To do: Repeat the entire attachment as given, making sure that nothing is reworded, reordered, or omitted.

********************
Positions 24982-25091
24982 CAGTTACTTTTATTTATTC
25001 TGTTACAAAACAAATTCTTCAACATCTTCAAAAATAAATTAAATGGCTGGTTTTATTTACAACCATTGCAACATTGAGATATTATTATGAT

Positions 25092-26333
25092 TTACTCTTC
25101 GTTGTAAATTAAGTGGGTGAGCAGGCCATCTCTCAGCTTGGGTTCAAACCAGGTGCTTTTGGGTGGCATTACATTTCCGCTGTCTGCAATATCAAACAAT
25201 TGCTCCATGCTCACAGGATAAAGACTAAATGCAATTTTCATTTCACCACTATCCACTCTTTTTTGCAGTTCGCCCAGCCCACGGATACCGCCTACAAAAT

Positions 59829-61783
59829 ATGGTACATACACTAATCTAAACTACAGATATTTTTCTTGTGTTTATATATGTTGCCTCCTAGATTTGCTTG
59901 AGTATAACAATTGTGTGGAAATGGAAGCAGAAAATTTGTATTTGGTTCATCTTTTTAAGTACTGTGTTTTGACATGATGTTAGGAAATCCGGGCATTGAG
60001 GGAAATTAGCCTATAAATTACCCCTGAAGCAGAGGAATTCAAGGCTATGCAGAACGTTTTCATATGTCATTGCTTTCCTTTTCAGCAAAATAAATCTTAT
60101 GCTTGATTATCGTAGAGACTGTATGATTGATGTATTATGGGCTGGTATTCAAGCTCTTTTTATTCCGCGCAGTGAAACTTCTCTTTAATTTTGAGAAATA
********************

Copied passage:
Positions 24982-25091
24982 CAGTTACTTTTATTTATTC
25001 TGTTACAAAACAAATTCTTCAACATCTTCAAAAATAAATTAAATGGCTGGTTTTATTTACAACCATTGCAACATTGAGATATTATTATGAT

Positions 25092-26333
25092 TTACTCTTC
25101 GTTGTAAATTAAGTGGGTGAGCAGGCCATCTCTCAGCTTGGGTTCAAACCAGGTGCTTTTGGGTGGCATTACATTTCCGCTGTCTGCAATATCAAACAAT
25201 TGCTCCATGCTCACAGGATAAAGACTAAATGCAATTTTCATTTCACCACTATCCACTCTTTTTTGCAGTTCGCCCAGCCCACGGATACCGCCTACAAAAT

Positions 59829-61783
59829 ATGGTACATACACTAATCTAAACTACAGATATTTTTCTTGTGTTTATATATGTTGCCTCCTAGATTTGCTTG
59901 AGTATAACAATTGTGTGGAAATGGAAGCAGAAAATTTGTATTTGGTTCATCTTTTTAAGTACTGTGTTTTGACATGATGTTAGGAAATCCGGGCATTGAG
60001 GGAAATTAGCCTATAAATTACCCCTGAAGCAGAGGAATTCAAGGCTATGCAGAACGTTTTCATATGTCATTGCTTTCCTTTTCAGCAAAATAAATCTTAT
60101 GCTTGATTATCGTAGAGACTGTATGATTGATGTATTATGGGCTGGTATTCAAGCTCTTTTTATTCCGCGCAGTGAAACTTCTCTTTAATTTTGAGAAATA